This weekend I got to play tree doctor as I performed an IVF procedure in our paw paw patch. Fortunately, the procedure was inexpensive, requiring only a plastic bag and a paint brush, and a knowledge of paw paw anatomy. Paw paws can be tricky to fertilize because they are too stinky for bees, giving off a carrion smell that attracts flies. The flies are supposed to pollinate them, but haven’t been doing a great job. Since our trees haven’t borne any fruit yet, I decided to step in.
Paw paws have an interesting developmental life cycle. When the flowers bloom in the spring, they start out as females. Note the stigma in the middle, which is part of the female anatomy.
After a few weeks, the female flowers morph into males,
becoming “hairy” with a coat of pollen.
The procedure was pretty straightforward: I would take some of the flaky pollen from the male flower of one tree and transplant it to the stigma of the female flower of another tree. Fortunately, I had a few male and female flowers on each tree.
Pretty soon I identified my first male donor. He was ready to go and didn’t need any priming.
My assistant handed me a plastic bag, and I began flaking the pollen off the male flower with a paintbrush, letting the pollen flakes fall into the plastic bag.
Then I went to a neighboring tree to find a female flower. “That’s a very healthy stamen you have, Ms. Paw Paw,” I said reassuringly.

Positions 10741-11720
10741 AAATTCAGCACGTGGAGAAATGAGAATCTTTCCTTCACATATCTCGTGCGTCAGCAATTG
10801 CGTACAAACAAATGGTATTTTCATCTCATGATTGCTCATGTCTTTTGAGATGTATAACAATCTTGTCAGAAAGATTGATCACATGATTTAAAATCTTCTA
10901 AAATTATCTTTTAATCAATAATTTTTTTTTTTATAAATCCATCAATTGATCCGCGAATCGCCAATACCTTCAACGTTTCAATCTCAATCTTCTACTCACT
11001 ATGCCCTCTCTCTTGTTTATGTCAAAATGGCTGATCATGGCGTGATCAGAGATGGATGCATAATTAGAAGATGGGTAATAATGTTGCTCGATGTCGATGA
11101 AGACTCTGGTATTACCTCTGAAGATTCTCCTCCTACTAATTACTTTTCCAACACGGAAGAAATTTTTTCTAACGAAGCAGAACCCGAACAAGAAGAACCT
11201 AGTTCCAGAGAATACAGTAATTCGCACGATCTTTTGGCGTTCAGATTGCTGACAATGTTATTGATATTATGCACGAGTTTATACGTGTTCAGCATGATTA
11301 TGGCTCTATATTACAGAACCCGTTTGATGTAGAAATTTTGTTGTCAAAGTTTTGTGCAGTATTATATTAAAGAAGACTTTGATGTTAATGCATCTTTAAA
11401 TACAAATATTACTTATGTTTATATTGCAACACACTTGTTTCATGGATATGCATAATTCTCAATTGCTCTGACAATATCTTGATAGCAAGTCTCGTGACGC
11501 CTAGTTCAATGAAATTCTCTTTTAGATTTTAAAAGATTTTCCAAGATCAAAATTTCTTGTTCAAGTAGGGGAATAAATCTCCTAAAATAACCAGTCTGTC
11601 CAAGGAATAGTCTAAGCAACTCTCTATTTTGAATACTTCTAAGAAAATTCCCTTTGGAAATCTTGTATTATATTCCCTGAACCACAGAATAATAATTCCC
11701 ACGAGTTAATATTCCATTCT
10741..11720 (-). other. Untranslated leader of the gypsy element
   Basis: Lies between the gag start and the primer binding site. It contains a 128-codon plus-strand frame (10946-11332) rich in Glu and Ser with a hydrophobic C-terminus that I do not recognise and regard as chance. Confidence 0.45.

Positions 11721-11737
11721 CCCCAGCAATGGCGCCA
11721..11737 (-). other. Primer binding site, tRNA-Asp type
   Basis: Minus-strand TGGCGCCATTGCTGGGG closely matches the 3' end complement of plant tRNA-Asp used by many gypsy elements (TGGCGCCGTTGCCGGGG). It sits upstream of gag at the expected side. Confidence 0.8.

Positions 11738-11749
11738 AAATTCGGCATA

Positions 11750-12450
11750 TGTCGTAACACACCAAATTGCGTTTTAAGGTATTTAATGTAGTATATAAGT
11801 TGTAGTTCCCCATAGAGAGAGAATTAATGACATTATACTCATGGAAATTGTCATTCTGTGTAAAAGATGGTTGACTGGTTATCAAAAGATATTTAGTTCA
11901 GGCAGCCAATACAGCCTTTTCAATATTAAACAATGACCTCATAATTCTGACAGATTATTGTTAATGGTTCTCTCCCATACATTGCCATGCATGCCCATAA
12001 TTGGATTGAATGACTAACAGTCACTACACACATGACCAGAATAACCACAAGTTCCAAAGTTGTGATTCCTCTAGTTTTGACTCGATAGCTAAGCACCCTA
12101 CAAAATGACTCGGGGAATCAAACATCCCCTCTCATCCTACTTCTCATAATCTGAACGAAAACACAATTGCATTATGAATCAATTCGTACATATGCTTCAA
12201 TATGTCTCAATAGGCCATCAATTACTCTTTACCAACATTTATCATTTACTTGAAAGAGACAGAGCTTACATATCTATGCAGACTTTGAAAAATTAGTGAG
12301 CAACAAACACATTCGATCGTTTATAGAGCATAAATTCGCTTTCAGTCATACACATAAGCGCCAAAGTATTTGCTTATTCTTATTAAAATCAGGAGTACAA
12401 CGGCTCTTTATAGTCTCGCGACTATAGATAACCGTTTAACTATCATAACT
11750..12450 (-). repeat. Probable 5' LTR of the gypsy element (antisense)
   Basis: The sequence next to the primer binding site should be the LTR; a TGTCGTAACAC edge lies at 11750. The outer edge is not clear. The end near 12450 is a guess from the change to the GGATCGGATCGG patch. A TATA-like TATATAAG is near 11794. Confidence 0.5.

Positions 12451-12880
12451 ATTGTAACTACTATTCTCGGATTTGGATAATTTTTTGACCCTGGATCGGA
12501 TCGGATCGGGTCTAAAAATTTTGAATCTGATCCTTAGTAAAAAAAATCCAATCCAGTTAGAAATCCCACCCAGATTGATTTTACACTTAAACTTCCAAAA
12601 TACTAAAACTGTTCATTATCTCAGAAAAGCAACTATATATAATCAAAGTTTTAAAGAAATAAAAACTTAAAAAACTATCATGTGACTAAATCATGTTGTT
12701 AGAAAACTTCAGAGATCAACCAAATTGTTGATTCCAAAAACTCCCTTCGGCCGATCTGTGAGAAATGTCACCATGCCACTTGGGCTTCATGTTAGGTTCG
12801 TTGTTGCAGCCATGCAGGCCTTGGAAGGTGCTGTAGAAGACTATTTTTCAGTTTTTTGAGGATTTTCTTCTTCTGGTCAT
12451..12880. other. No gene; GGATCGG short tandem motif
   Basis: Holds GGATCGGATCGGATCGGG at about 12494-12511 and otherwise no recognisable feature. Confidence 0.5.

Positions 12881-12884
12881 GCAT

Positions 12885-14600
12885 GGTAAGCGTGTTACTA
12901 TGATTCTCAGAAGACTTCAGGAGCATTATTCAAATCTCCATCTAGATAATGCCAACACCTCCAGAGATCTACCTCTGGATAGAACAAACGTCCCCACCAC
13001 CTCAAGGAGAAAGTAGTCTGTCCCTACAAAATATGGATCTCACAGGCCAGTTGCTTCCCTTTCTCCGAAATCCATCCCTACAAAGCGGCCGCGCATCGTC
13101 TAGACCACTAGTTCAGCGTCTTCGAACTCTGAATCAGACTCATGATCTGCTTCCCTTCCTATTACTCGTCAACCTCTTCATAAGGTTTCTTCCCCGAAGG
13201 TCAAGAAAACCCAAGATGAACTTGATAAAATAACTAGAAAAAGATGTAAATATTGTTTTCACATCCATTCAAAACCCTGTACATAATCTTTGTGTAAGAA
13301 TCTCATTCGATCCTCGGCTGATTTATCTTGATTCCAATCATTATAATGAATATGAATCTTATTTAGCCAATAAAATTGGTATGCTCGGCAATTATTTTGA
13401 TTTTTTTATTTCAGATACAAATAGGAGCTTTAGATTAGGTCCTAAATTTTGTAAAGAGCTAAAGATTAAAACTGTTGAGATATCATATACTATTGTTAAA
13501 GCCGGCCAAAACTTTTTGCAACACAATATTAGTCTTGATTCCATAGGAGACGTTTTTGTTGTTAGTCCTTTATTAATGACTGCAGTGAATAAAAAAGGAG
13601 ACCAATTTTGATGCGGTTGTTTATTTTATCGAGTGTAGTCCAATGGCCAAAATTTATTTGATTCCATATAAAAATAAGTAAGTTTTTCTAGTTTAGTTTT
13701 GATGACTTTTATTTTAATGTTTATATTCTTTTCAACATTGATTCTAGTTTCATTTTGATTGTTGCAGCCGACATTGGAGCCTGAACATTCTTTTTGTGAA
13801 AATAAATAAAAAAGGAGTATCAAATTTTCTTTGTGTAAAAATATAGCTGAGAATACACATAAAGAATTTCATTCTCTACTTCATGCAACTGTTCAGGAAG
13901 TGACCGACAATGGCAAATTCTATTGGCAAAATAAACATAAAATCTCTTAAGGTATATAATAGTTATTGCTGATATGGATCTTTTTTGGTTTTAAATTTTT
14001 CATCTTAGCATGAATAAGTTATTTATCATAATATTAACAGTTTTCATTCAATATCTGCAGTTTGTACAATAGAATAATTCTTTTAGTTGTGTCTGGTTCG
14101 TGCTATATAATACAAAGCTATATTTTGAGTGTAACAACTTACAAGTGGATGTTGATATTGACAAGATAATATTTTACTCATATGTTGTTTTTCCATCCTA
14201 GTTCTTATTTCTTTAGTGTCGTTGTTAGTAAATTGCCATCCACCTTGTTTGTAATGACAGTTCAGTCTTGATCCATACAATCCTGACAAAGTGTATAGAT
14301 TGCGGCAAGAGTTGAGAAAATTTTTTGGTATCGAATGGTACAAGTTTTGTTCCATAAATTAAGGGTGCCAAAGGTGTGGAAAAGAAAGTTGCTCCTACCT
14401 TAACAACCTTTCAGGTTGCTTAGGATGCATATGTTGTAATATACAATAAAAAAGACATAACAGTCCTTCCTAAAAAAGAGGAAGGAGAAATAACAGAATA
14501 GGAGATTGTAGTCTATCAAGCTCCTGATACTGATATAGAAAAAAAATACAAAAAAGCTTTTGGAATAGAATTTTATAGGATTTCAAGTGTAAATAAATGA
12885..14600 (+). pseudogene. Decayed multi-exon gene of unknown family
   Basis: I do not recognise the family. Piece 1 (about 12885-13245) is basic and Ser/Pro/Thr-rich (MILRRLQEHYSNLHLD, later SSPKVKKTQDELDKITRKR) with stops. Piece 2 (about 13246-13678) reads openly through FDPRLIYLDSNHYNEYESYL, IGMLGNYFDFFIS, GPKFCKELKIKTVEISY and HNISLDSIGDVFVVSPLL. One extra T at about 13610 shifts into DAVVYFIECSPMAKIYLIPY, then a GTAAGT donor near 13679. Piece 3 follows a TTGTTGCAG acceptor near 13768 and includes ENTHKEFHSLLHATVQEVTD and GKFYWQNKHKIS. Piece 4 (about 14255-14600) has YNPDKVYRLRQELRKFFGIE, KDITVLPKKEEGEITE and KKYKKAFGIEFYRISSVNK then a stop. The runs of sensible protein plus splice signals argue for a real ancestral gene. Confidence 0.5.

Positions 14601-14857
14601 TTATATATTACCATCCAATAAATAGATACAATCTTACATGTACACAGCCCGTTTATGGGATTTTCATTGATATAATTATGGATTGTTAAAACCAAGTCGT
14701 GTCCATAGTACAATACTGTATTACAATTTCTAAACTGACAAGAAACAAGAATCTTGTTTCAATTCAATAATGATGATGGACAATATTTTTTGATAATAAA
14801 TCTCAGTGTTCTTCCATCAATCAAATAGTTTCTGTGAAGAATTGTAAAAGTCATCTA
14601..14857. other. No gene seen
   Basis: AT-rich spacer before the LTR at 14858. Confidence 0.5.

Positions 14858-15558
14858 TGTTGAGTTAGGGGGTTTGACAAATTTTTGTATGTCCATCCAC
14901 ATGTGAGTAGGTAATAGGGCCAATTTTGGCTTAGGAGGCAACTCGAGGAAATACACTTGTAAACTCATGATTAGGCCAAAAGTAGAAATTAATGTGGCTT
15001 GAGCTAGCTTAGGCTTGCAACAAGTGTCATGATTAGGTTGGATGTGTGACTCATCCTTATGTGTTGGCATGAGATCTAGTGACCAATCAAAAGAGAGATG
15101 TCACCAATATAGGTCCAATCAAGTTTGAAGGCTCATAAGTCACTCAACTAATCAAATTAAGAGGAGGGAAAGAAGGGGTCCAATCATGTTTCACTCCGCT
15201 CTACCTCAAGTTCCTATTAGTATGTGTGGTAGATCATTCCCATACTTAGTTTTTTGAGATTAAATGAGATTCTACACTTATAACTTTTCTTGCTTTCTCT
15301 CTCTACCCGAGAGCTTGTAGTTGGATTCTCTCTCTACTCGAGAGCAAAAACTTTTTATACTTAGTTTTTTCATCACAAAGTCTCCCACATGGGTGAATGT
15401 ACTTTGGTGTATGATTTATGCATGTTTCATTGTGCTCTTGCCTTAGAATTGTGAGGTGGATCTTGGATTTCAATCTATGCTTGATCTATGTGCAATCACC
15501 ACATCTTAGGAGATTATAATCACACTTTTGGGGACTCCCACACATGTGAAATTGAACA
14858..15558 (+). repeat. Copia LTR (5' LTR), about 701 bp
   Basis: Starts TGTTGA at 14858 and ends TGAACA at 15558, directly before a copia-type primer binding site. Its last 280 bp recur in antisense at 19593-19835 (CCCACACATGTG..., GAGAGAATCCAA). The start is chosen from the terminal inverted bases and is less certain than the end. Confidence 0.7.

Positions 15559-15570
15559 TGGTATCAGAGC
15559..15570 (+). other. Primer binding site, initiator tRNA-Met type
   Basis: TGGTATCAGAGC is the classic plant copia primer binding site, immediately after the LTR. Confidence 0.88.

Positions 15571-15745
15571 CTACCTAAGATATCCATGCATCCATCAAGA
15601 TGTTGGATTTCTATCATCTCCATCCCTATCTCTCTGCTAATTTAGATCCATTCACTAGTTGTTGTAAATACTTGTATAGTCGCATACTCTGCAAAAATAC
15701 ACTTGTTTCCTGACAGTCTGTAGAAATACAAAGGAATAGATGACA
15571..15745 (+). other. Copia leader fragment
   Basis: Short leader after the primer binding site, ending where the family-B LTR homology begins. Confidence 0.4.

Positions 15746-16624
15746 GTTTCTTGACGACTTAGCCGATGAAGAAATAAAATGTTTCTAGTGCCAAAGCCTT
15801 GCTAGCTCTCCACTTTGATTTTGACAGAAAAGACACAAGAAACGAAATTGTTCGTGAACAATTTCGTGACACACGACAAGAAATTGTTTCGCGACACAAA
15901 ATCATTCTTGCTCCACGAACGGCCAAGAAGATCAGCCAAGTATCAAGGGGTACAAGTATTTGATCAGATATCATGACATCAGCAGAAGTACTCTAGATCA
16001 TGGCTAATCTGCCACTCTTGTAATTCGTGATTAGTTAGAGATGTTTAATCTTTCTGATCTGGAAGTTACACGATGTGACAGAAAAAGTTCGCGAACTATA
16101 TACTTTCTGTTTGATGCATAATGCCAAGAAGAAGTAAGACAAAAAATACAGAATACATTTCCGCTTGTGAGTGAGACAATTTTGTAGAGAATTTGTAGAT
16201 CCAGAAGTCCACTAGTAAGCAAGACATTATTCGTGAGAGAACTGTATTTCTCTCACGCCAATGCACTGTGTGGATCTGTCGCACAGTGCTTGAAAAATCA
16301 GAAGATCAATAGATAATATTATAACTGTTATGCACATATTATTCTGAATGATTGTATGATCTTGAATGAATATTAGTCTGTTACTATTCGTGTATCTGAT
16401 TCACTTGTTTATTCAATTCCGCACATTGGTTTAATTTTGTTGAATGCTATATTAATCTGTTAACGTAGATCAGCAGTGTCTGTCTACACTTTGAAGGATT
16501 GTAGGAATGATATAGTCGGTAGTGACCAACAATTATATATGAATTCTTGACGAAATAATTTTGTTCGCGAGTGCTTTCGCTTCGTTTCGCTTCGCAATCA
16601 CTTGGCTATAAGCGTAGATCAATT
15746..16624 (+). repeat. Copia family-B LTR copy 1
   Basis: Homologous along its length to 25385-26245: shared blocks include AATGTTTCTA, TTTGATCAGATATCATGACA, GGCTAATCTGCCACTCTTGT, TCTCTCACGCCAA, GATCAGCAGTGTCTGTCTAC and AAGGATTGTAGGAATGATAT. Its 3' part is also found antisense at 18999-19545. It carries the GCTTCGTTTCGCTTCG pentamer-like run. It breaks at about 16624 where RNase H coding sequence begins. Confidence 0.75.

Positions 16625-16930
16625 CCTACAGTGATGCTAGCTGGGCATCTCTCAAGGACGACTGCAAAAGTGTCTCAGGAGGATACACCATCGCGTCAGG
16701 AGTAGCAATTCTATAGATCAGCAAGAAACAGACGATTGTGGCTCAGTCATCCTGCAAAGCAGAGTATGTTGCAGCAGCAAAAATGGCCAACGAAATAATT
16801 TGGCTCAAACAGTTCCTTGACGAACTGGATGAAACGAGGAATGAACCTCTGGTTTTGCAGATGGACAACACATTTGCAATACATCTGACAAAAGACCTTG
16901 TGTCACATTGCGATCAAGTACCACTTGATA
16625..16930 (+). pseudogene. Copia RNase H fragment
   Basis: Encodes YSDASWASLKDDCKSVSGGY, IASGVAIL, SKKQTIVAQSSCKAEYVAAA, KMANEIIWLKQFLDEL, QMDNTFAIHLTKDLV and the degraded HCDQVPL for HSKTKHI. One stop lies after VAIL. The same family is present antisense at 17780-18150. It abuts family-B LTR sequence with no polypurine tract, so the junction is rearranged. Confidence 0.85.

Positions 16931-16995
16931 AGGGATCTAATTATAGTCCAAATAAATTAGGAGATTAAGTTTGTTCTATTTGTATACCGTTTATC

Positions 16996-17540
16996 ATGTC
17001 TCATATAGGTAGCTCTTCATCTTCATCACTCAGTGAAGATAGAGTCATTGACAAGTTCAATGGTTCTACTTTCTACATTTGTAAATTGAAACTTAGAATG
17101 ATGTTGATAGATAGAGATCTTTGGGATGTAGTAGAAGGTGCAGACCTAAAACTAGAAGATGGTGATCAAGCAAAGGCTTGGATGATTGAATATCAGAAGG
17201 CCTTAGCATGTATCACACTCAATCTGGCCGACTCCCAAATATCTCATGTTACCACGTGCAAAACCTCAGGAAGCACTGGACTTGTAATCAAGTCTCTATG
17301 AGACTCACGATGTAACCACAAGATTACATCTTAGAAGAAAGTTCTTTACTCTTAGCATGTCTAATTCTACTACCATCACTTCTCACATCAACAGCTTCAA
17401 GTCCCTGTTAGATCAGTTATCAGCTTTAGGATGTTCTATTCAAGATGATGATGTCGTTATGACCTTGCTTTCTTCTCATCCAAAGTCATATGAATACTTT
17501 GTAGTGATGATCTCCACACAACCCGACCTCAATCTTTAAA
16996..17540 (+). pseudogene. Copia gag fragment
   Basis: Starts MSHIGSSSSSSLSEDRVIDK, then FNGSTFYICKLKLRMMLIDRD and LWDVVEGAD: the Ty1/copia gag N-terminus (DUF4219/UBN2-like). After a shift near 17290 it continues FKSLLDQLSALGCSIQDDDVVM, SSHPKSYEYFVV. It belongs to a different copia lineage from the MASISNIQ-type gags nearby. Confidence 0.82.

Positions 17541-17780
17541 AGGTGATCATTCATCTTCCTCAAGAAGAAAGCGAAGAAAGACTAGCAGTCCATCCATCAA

With my artist’s brush I dabbed on the pollen flakes and gently applied them to the stigma of the female plant. We’ll see if anything bears fruit. It’s just a matter of time now…
Nature is my first love and main source of inspiration. Lately I’ve been trying to express this in paintings. Bored with watercolors, I recently decided to give encaustic painting a try. This is an ancient form of art using hot melted wax with added pigments, and has a very interesting history. The ancient Greeks used beeswax to seal their warships, and it was only a matter of time before they started painting fancy portraits. Check out the Fayum Mummy Potraits from Greco-Roman Egypt. It was a relatively obscure medium until Jasper Johns repopularized it in the 20th century.
This weekend I attended an excellent encaustic workshop at the Durham Arts Council. We spent the first couple of hours learning the ins and outs of encaustic painting. Working off hot pancake griddles, we dipped our brushes in cans of melted beeswax and slopped the first coat on our canvases. For each layer of wax that we applied, we had to fuse it to the canvas using small blowtorches. I mixed the wax with the special encaustic paints right on the griddle. One of the biggest challenges is that the wax tends to harden as soon as it hits the canvas.
I knew exactly what nature scene I had in mind: a forest of birch trees in the snow. Lately I’ve been obssesed with birches. I’m sure Robert Frost would approve. I knew this painting would fit nicely in the jewel-tone blue of our living room. By the end of the day I was pleased with the results.
I realized this was a perfect medium for my nature portraits. The colors were more vibrant than those in my watercolor paintings. The wax layering created an amazing sense of texture too. I had lots of fun creating the dark horizontal lines you always see on birch trees, also known as lenticels. For this, I took an engraving tool and cut right down to the canvas, filling the grooved lines with black ink.
What to paint next?